The authors come to a similar conclusion my previous blog post, that the measurement of social media success needs to reach beyond simple number metrics in order to fully understand how beneficial (or not) social media channels are to academic researchers for outreach and their careers.
The paper suggests three important elements which would allow the integration of social media for outreach (SOSM) into a scientists career which are:
1) It must be valued (by research funders and by universities)
2) It must be measured (the jury is still out on what this would look like)
3) It must be manageable
I agree with the three elements but would also suggest that the efforts on social media must also feedback into the research to be truly useful and sustainable. If benefits are not received from an activity then they are less likely to continue.
At the moment, until we know how to measure value, I think universities could help researchers explore if social media networks do have benefits by better supporting and integrating researchers and research groups who are undertaking online engagement. At the moment individual social media accounts are often disconnected from institution accounts (which generally have large audiences) and exist in isolation. I think bringing them together could help raise the profile of all involved and gain bigger reach of scientific outputs and discussion. This would also help create case studies and potentially wider sharing of best practice of online engagement - which can span across research disciplines.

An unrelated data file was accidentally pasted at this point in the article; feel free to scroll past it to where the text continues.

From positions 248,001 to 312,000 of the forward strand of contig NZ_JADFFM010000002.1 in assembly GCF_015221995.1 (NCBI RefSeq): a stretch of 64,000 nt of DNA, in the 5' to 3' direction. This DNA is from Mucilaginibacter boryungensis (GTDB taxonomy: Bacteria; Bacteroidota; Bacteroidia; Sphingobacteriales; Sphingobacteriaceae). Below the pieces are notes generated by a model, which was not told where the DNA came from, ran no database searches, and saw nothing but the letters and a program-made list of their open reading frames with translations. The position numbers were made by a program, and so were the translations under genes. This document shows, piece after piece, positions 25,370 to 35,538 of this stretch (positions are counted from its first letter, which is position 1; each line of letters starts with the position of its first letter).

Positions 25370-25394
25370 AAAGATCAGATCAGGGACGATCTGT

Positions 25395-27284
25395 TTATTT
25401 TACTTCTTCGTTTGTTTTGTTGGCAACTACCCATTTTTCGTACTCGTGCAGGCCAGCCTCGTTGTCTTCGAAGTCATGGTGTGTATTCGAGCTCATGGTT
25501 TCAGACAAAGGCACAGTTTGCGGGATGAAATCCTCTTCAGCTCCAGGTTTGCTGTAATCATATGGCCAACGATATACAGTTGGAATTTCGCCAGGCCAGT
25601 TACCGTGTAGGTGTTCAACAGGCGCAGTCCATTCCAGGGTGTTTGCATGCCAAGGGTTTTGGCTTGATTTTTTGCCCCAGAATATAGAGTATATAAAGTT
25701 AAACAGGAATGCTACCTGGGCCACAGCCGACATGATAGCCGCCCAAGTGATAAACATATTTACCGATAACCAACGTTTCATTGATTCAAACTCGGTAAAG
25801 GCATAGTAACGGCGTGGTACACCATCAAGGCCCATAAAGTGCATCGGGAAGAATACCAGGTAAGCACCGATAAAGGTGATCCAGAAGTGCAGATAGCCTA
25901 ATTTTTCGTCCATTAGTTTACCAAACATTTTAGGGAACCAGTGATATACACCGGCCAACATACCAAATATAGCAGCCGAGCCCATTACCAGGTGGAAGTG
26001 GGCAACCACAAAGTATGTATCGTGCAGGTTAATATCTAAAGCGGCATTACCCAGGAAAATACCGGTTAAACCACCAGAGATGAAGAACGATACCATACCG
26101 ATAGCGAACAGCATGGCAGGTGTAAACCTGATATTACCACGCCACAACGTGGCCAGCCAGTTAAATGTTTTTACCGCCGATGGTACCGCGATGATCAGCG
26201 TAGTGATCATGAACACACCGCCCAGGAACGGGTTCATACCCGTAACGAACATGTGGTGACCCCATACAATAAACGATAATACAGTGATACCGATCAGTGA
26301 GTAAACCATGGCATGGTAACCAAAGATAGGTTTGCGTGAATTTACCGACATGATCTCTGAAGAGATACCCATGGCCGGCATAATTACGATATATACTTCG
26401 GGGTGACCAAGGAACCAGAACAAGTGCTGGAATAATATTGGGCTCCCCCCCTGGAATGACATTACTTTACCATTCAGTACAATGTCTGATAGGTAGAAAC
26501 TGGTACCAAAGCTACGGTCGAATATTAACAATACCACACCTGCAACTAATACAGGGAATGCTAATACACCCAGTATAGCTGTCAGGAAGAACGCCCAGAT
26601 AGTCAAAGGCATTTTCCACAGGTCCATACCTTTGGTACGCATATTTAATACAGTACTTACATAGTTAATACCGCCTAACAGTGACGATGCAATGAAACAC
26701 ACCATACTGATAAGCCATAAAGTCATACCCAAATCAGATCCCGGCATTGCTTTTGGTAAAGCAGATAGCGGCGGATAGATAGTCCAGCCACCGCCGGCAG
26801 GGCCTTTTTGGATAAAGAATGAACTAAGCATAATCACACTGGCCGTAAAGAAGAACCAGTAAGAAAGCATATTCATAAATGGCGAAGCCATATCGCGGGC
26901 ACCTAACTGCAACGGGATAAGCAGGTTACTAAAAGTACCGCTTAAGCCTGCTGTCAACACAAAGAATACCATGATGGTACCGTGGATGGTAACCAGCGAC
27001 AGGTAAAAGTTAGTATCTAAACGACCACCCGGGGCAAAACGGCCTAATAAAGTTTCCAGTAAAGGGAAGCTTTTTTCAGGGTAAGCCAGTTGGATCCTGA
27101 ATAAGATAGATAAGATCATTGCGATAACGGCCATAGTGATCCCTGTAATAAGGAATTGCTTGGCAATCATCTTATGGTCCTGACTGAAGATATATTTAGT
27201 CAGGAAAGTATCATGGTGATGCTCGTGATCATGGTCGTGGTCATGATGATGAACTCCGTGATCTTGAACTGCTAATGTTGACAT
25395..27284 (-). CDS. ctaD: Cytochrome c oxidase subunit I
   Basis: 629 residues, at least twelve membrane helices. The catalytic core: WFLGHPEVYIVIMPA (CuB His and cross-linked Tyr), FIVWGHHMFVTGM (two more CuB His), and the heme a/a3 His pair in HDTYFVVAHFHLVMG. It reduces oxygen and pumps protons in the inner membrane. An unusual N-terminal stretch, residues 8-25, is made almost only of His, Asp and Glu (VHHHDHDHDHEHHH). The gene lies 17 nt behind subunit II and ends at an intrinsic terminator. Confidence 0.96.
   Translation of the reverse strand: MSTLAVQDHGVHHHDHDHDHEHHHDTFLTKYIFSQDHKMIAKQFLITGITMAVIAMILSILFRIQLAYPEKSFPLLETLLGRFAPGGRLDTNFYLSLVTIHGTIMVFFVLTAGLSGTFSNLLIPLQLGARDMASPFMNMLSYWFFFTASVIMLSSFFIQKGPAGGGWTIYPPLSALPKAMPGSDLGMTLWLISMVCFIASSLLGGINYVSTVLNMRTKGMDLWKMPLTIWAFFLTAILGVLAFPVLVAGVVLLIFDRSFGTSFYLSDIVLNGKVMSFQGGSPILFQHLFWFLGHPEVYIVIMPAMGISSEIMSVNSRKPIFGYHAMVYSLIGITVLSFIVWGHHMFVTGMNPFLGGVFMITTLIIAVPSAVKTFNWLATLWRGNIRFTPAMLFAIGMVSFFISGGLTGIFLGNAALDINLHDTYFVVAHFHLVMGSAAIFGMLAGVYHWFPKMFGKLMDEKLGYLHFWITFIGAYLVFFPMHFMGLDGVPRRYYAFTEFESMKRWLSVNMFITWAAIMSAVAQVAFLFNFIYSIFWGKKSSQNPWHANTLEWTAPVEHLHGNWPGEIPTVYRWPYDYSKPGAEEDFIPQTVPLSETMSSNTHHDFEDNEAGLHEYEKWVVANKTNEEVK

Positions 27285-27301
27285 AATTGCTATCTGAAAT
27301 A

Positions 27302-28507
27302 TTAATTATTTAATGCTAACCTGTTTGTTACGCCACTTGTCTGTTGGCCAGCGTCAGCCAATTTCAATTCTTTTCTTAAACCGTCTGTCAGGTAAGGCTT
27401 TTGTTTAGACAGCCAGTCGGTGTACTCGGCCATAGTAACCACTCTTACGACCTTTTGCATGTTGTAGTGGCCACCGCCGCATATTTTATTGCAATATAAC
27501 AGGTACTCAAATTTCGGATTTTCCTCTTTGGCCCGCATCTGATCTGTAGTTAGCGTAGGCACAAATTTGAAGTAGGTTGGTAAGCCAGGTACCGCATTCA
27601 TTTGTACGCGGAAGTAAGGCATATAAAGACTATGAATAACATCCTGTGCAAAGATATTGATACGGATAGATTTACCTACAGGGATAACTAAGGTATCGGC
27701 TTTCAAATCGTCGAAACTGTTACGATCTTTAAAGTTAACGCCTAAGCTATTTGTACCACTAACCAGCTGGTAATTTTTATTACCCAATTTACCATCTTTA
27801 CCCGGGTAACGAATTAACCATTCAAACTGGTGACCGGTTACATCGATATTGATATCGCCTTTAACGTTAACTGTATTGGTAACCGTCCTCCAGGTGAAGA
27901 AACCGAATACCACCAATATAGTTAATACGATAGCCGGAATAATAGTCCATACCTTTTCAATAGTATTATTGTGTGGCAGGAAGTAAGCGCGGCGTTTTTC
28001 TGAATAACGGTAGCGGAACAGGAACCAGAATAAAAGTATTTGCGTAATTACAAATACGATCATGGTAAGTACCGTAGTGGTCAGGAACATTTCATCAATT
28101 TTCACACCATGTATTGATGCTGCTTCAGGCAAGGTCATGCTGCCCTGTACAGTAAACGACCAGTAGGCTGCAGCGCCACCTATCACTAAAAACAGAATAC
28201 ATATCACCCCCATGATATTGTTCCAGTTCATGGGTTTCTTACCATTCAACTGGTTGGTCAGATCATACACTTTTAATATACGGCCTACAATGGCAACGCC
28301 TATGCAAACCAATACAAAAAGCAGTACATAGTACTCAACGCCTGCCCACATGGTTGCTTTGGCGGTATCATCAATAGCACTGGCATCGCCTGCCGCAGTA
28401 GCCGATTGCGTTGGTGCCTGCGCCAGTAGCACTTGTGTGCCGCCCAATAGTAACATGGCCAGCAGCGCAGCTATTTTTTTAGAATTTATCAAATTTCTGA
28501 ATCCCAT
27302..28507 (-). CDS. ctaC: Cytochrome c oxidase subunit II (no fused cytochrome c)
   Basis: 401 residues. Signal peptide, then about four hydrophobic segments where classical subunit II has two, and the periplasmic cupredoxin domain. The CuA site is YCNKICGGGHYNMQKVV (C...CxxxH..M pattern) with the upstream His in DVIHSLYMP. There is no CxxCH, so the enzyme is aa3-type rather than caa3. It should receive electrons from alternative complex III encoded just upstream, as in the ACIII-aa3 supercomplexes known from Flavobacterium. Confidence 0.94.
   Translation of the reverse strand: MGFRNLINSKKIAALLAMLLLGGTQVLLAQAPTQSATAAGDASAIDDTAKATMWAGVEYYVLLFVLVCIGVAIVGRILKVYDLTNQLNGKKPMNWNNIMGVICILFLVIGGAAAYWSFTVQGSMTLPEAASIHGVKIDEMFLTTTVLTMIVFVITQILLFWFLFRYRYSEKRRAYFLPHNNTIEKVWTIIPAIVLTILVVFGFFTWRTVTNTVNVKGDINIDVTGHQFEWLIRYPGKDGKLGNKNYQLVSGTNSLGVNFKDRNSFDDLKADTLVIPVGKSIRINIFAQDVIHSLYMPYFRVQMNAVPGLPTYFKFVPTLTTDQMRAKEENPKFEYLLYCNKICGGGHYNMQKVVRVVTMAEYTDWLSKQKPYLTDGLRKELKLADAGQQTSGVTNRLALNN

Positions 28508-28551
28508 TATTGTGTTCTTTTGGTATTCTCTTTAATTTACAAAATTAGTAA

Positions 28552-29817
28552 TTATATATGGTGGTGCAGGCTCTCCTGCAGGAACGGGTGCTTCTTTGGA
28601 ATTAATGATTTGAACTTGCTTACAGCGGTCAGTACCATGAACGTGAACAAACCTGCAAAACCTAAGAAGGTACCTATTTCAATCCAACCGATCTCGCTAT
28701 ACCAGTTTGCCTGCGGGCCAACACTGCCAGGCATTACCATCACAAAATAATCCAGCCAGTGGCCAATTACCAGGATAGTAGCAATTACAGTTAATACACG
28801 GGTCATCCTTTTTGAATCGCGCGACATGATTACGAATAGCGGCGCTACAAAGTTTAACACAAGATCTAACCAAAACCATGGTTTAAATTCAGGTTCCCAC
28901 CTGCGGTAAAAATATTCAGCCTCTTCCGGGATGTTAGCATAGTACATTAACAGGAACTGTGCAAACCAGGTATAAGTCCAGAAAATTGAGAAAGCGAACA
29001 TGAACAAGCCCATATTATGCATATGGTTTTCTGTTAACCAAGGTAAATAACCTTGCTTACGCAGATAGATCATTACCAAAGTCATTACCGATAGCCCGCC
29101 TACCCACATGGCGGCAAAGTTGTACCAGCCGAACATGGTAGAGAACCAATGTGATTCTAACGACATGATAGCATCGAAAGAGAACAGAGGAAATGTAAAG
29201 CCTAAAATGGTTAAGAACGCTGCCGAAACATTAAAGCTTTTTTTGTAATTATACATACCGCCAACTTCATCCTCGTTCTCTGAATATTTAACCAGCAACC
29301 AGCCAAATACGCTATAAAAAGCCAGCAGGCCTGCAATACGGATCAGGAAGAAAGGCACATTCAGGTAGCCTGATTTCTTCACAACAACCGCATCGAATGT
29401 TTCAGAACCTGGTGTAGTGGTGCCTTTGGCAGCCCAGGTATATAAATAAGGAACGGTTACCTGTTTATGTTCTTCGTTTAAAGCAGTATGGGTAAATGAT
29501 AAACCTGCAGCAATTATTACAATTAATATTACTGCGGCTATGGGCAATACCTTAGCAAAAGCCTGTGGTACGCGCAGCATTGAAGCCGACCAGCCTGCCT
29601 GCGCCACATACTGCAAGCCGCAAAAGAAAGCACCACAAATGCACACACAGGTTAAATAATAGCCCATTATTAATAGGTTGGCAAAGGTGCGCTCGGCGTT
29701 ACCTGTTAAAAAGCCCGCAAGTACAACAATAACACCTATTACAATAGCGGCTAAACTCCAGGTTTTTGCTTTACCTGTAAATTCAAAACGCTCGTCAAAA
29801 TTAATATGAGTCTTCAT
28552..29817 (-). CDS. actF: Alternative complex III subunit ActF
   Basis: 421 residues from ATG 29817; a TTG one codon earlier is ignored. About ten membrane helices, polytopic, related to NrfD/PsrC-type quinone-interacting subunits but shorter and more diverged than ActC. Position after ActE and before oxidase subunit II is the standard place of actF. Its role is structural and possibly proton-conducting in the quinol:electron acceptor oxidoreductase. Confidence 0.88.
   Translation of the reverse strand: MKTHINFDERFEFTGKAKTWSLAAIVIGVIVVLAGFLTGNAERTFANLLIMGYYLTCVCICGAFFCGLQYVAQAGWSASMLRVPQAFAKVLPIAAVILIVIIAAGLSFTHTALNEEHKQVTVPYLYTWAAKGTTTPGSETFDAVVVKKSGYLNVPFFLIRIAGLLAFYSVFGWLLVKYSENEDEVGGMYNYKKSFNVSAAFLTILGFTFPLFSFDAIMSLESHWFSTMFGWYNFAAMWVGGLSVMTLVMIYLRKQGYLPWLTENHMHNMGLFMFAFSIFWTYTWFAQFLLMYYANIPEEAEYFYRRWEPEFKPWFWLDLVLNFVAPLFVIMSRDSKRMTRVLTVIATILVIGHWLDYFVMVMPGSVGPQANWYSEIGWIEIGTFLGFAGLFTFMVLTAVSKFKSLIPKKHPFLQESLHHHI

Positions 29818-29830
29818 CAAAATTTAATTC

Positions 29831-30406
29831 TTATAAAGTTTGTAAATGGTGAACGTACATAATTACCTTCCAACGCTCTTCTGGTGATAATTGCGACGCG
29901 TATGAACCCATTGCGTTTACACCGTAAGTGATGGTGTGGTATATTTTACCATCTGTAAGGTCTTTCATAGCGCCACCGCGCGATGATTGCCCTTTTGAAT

Research funders and institutions need to be more supportive and comfortable with individual researcher voices too, particularly on networks such as twitter. It is extremely difficult to build audiences and networks without inputting a personal voice and I think this could be a barrier to using online methods of engagement. A level of trust is required between the two is needed for this this to be a success also.
I learnt from the paper that studies in the USA have shown that female scientists are more likely to be involved with outreach activities than male but that female scientists are less likely to participate in online engagement.
The paper doesn't really explore the nature of why scientists choose not to engage online, beyond citing surveys that state a lack of time as the biggest factor. I suggest that a lack of knowledge about how to engage online and/or a attitude of 'why bother' when the benefits are yet to be understood and widely recognised. There also needs to be wider discussion about the fear of online engagement. Careers have been damaged through social media networks and many cases have been widely reported in mass media.
If you are interested in reading further how researchers are using social media networks at the moment this Nature survey makes interesting reading.
How to cite: McClain C and Neeley L. A critical evaluation of science outreach via social media: its role and impact on scientists [v1; ref status: awaiting peer review, http://f1000r.es/4vm] F1000Research 2014, 3:300 (doi:10.12688/f1000research.5918.1)